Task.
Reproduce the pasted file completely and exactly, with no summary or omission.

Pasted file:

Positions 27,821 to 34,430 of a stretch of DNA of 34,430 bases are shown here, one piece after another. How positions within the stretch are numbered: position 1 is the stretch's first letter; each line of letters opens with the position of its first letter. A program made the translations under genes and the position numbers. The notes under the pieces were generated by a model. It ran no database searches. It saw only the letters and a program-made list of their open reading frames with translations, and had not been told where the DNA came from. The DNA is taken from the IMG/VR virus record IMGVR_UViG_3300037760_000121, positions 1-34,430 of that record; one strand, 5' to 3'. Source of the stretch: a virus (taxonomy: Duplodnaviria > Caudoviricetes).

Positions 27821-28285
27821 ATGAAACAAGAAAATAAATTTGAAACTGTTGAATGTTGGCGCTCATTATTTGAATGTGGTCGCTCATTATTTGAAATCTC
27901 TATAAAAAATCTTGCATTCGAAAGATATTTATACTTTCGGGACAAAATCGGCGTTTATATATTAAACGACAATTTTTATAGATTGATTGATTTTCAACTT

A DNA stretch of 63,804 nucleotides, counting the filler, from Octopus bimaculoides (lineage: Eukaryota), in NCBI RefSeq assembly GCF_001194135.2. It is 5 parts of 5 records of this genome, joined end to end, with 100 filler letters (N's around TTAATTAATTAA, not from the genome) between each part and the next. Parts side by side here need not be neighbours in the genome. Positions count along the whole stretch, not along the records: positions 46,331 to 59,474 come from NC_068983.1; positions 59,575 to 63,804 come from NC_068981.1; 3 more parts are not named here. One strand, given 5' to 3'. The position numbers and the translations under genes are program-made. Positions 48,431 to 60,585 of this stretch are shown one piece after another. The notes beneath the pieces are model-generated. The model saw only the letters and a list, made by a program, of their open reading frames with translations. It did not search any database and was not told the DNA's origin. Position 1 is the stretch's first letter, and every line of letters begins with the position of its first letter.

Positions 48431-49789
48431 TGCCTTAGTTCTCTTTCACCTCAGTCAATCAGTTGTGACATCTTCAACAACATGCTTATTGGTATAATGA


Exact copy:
Positions 27,821 to 34,430 of a stretch of DNA of 34,430 bases are shown here, one piece after another. How positions within the stretch are numbered: position 1 is the stretch's first letter; each line of letters opens with the position of its first letter. A program made the translations under genes and the position numbers. The notes under the pieces were generated by a model. It ran no database searches. It saw only the letters and a program-made list of their open reading frames with translations, and had not been told where the DNA came from. The DNA is taken from the IMG/VR virus record IMGVR_UViG_3300037760_000121, positions 1-34,430 of that record; one strand, 5' to 3'. Source of the stretch: a virus (taxonomy: Duplodnaviria > Caudoviricetes).

Positions 27821-28285
27821 ATGAAACAAGAAAATAAATTTGAAACTGTTGAATGTTGGCGCTCATTATTTGAATGTGGTCGCTCATTATTTGAAATCTC
27901 TATAAAAAATCTTGCATTCGAAAGATATTTATACTTTCGGGACAAAATCGGCGTTTATATATTAAACGACAATTTTTATAGATTGATTGATTTTCAACTT

A DNA stretch of 63,804 nucleotides, counting the filler, from Octopus bimaculoides (lineage: Eukaryota), in NCBI RefSeq assembly GCF_001194135.2. It is 5 parts of 5 records of this genome, joined end to end, with 100 filler letters (N's around TTAATTAATTAA, not from the genome) between each part and the next. Parts side by side here need not be neighbours in the genome. Positions count along the whole stretch, not along the records: positions 46,331 to 59,474 come from NC_068983.1; positions 59,575 to 63,804 come from NC_068981.1; 3 more parts are not named here. One strand, given 5' to 3'. The position numbers and the translations under genes are program-made. Positions 48,431 to 60,585 of this stretch are shown one piece after another. The notes beneath the pieces are model-generated. The model saw only the letters and a list, made by a program, of their open reading frames with translations. It did not search any database and was not told the DNA's origin. Position 1 is the stretch's first letter, and every line of letters begins with the position of its first letter.

Positions 48431-49789
48431 TGCCTTAGTTCTCTTTCACCTCAGTCAATCAGTTGTGACATCTTCAACAACATGCTTATTGGTATAATGA